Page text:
Monday, June 6, 2011
Looking for Coffee, Finding Hope
Twenty-four hours without sleep tends to make me a bit cranky and feeling less than talkative, especially when a cup of coffee is nowhere in sight. Yet normal goes out the window when standing in the middle of a neighborhood literally crushed by the fist of Mother Nature.
Called “Six Corners” by its residents, this neighborhood’s damage was the backdrop of many reporters’ coverage of the tornadoes that hit not only Springfield, but several Massachusetts’ communities on the evening of June 1. I had arrived there during the middle of the night, with my fellow Long Islander Craig Cooper, to work with the media to let the public know how the American Red Cross was helping the victims.
While waiting for opportunities to go on camera, we received word of a press conference with the governor, so Craig headed downtown and left me behind to handle interviews there. As you might expect, Craig was held up for a while and I was pretty much stranded after making my rounds. So, I did the only thing I could do—listened to the survivors.
As I spoke with residents, it became very clear that they weren’t used to weather events like this in New England—blizzards yes, but not tornadoes. This of course reinforced my “Red Cross brainwashing” that preparedness, far too often, is an “I’ll do it tomorrow” concept—and we don’t always get tomorrows.
One young mother described how she watched the twister come across an open field, barreling toward her townhome-style apartment complex. She grabbed her son and rushed into a hallway, hoping and praying that they would live. Amazingly, other than her windows, her apartment received no other damage. Still, due to the dangers in the neighborhood, she would be seeking shelter from the Red Cross. So, I let her know where our shelter was.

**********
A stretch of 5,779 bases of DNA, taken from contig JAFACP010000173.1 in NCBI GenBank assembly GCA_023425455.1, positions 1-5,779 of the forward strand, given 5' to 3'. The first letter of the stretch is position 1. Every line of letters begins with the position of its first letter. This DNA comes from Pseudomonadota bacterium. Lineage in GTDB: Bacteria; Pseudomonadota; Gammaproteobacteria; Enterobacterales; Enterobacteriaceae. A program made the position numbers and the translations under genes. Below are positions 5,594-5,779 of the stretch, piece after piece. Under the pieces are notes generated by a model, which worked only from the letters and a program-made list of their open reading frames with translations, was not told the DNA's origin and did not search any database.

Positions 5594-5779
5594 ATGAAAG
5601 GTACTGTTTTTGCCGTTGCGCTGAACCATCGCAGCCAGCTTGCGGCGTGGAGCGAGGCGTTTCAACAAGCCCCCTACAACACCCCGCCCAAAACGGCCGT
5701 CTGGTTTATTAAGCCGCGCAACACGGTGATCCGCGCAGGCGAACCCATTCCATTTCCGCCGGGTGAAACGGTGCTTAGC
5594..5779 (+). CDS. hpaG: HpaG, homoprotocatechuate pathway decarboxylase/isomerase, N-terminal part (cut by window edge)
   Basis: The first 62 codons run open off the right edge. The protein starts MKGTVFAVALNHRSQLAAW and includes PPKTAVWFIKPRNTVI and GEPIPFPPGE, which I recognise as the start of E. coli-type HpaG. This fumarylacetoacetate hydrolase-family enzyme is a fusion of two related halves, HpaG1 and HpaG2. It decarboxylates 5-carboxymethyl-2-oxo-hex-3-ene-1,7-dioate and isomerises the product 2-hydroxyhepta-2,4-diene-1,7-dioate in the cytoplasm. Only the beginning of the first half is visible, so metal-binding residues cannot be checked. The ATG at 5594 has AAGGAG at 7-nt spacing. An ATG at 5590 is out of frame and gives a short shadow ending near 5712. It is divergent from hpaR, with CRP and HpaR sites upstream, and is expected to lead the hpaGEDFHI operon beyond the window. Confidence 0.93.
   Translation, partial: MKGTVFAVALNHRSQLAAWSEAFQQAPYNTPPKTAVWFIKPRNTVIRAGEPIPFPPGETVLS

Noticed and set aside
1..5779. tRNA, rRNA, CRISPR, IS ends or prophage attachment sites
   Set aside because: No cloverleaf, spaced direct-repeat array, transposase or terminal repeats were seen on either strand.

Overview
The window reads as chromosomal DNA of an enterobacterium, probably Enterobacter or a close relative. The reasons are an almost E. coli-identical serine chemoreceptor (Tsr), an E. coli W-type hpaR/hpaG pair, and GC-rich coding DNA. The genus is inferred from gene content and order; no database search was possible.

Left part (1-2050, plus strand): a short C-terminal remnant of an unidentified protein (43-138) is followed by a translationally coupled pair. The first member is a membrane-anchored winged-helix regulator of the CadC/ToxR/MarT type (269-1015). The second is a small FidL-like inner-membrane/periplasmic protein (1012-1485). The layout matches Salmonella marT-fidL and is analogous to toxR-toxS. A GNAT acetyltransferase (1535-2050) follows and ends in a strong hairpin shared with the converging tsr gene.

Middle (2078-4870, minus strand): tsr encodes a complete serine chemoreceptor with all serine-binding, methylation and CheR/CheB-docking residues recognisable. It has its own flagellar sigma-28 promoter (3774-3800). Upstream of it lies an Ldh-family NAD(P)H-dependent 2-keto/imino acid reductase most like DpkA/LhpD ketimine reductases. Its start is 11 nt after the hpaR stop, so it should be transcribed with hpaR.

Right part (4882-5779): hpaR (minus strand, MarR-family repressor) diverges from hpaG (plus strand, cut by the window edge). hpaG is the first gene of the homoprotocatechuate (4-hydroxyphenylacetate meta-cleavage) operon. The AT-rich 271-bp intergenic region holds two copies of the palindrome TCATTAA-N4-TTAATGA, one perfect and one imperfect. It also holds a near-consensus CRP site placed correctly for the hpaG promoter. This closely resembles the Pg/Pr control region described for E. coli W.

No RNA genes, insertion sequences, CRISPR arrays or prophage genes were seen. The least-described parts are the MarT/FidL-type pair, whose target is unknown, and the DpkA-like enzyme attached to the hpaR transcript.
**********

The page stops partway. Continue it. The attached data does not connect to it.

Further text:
Neighbors, like Hector, weren’t as fortunate. His family’s home, like most of the complex, was completely destroyed. Yet his spirit resonated with me and I must’ve spent a good 20 minutes listening to his life story.
He told me of a motorcycle accident a decade ago that left him in a coma for two weeks—during which, he missed the birth of a child. It was a second chance at a life that had been filled with bad choices and legal woes. From that, he has changed his life, becoming a role model for those who might otherwise turn to gangs or drugs.
I heard a lot of great stories of hope and determination that morning. One woman asked me how she could organize a fund drive, more worried about her neighbors than herself. Some tales were truly astonishing like the gentleman who took me to a building and said, “See that? It’s my second floor.” Then he pointed to another building and said, “It was over there.” It was as if Mother Nature had played a game of “musical rooftops” there.
I’m still shaking my head at the fact that there were not more fatalities in Massachusetts. Over a 48-hour period, I would visit many communities including West Springfield, Westfield and Monson. Each had more than its fair share of devastation. Homes, businesses, and places of worship destroyed—many places look more like a warzone. Hundreds have been staying in Red Cross shelters. Many are being served food via Red Cross vehicles driving into affected areas.
And while I was eventually able to get that much cherished cup of coffee, what really drove me—like so many Red Cross workers on the ground—was the knowledge that even if these survivors had somewhere to stay other than our shelters; or had the means to purchase a hot meal on their own; sometimes, hope lies in knowing that someone is there to listen to you—and the American Red Cross does just that.